“Cyclops” therapy at the state fair.


My last post described the depression and emptiness I’ve been feeling with both the change of weather (because I have fall/winter SAD), and the return of painful feelings of emptiness triggered by the memory a perfect week long vacation now receding from short-term into long-term memory, its details beginning to fade and merge with other, more distant memories.

But sometimes you have to create your own joy. You have to find a way to have a good time right where you are. You have to build your own little enclave of joy within the confines of everyday reality.

All week long my daughter has been begging me to go to the North Carolina State Fair with her. I kept finding excuses: I’m too tired, it’s a weeknight, I have to be up too early, I’m too old to enjoy rides anymore, the food will give me indigestion. I sounded like I was 90 years old and ready to enter the nursing home!

Tonight I finally ceded, because she’s going out of town for four days and the fair will be over by then. She was already there a few nights ago and told me it was a blast. Why not have a little fun, especially as depressed as I felt?


I bought tickets, enough for a few rides. I wasn’t sure I would go on any, but I actually went on three. The first one, the Himalaya, is a ride I fondly remember existing when I was 18 and used to ride on it at Coney Island, the Jersey Shore,  and Rockaway Beach in New York. I remembered it being fun and somewhat exciting but not overly intense. Back in the day, disco music was played during the ride; now it was EDM. But the ride itself has not changed at all and I found I enjoyed it as much as when I was 18, and I didn’t get sick either.


But that ride was tame compared to the next one I went on. It was called the Cyclops and I would never have gone on it except I was strong-armed into it! I was not given a choice! I stared at it for awhile in horrified fascination, watching the two circular, neon-lit ends spinning wildly while gradually going higher and higher until the people in them were almost upside down. And screaming. Resigned to my fate, I insisted on having the middle seat. Once the tickets were handed over and we were inside the gate and ascending the metal ramp, I shook with terror. What was wrong with me? I used to go on rides far scarier than this during my teens and twenties: the Zipper and the Hammer came to mind–rides so intense and potentially dangerous they have actually been banned in many places.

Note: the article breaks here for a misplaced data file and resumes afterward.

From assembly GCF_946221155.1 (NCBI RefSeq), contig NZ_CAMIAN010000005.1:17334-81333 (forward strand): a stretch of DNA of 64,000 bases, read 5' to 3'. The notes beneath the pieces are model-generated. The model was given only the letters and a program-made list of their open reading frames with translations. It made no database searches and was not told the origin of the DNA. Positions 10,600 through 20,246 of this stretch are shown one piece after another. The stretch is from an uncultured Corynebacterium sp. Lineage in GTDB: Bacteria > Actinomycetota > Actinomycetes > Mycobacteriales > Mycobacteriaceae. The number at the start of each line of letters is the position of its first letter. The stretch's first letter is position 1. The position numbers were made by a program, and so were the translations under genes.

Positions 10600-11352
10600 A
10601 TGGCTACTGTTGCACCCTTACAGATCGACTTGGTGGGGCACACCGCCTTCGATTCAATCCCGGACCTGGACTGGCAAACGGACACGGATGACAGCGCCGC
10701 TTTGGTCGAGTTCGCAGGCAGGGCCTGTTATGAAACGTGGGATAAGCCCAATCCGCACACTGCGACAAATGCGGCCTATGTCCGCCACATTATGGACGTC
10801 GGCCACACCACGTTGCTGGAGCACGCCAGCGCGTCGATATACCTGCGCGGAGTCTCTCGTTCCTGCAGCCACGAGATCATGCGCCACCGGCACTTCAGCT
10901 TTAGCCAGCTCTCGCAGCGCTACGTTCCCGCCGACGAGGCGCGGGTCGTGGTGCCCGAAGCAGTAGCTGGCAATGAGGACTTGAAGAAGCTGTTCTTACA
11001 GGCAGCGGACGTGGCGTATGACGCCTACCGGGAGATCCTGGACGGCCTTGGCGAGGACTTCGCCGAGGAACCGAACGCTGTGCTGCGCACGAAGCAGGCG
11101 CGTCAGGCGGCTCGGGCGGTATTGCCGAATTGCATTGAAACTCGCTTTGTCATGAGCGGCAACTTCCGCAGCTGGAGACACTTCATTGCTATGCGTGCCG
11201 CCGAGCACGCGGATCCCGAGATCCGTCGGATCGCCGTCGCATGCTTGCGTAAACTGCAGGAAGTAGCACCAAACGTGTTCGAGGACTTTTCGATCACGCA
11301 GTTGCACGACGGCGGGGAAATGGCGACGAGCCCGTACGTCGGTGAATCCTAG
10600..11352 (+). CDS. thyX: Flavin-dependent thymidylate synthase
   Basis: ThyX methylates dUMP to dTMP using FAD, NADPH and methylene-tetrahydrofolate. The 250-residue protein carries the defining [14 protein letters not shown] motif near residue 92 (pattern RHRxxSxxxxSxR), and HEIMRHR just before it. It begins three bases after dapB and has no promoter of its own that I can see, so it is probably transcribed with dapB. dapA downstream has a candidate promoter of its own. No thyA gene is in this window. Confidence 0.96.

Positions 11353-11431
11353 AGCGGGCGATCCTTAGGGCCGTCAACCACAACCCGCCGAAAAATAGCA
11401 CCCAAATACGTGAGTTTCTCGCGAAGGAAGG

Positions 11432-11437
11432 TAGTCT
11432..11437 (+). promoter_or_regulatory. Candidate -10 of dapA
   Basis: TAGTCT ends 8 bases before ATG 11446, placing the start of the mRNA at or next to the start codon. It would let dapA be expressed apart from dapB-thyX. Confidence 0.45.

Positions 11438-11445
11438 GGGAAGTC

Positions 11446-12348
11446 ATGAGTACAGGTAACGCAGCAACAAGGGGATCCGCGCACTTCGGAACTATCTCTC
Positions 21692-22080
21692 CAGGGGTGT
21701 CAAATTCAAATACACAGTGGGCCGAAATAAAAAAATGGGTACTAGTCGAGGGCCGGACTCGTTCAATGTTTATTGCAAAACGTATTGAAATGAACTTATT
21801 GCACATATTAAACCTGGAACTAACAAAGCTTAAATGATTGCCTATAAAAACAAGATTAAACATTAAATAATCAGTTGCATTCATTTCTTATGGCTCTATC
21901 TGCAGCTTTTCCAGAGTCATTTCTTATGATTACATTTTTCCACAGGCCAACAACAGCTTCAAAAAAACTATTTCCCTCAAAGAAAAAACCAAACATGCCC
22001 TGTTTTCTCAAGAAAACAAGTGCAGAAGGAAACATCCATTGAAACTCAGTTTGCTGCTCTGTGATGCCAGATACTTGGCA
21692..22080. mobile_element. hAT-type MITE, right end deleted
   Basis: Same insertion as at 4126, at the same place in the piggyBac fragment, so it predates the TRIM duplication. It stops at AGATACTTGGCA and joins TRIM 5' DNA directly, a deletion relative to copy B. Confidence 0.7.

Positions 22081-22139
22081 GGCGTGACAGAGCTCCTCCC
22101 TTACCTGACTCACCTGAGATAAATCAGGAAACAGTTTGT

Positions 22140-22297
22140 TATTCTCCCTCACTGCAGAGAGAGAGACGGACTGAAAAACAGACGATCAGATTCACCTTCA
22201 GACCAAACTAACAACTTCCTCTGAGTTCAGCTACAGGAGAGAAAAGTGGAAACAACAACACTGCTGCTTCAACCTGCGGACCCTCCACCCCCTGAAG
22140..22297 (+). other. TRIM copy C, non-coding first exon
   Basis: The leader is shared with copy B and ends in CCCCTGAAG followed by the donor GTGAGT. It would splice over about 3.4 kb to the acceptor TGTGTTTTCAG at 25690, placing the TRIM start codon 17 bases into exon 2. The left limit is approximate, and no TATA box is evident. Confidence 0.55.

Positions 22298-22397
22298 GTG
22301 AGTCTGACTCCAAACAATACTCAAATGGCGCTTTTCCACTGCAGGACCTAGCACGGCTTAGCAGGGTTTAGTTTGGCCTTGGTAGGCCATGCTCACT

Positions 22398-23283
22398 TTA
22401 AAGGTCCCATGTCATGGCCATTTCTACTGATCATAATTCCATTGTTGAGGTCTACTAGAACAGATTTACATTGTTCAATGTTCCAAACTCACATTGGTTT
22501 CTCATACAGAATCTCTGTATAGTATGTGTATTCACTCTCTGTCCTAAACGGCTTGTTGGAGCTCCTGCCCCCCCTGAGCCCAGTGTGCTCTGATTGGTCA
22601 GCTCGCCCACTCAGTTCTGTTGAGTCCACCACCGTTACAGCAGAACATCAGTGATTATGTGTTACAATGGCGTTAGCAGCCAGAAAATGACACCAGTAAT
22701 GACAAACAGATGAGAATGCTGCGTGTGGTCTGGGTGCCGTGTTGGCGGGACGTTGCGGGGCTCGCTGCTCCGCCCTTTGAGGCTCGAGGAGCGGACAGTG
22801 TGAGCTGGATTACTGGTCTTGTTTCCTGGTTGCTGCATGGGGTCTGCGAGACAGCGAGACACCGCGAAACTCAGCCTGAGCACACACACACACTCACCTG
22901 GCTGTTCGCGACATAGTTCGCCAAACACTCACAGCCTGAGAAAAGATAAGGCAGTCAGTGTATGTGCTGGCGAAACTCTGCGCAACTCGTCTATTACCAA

What finally gave me a little courage was an eager smiling seven year old boy ahead of me in line. Hell, if this little boy wasn’t scared, then why should I be? I felt grateful to him and hopped on into my seat. The operator pulled down the big metal restraint down in front of me and I got a tinge of fear again when the ride began to move. At first it wasn’t too bad, sort of relaxing even, but soon it got really, REALLY intense as the circular contraption I was in began to go vertical so I was sideways, looking down and spinning crazily at the same time. I lost my sense of bearings, and shut my eyes tight. I began to scream, “Oh shit! Oh Jesus! Oh shit! Oh Jesus” over and over and over. I could hear my daughter, who was next to me, laughing hysterically. I felt like my organs were being rearranged as centrifugal force alternately plastered me against the side of my seat, then the back, then pitched me forward so I felt like I was going to go flying out of my restraints and meet my death.


One end of “The Cyclops”  reaching maximum intensity.  At its peak, its riders are nearly upside down as the circular portion spins crazily. 

“Open your eyes!” she screamed. “No way!” I yelled back, clutching the bars in front of me in white knuckled terror. I kept my eyes squeezed so tightly shut they hurt.

Slowly the ride began to slow down, and cautiously, I opened my eyes. I saw the fair down below, all the flashing lights of the rides and game booths and the people down below watching us from an insane angle. But it was bearable now and I could keep them open and look. I realized I’d been hyperventilating and my fingers felt numb and tingly. I was grinning like an idiot as I got off my seat and drunkenly made my way down the metal gangplank.

“You want to go on it again, don’t you?” my daughter teased.
“Maybe next year,” I said, and I meant it.
“Next year you have to promise to keep your eyes open the whole time,” she said.
I know I will next time, too.

I felt victorious. Passing through the throngs of other fairgoers on the way back to the car, I spied a snack stand. I needed a soda because my mouth felt like cotton batting, but I also wanted to try a fried Oreo. I’ve never had a fried Oreo before. It was artery-clogging and delicious. Another new experience.


These are the kinds of things that can relieve depression. Sure, great memories recede and fade, but they never leave you. And they’re not all that is. You can always make new happy memories. Riding the Cyclops tonight was something I’ll remember for a long time, and as scared as I was, I’m so glad I did it.    I guess I’m not too old after all (but I’m glad I ate the fried Oreo after the ride and not before!)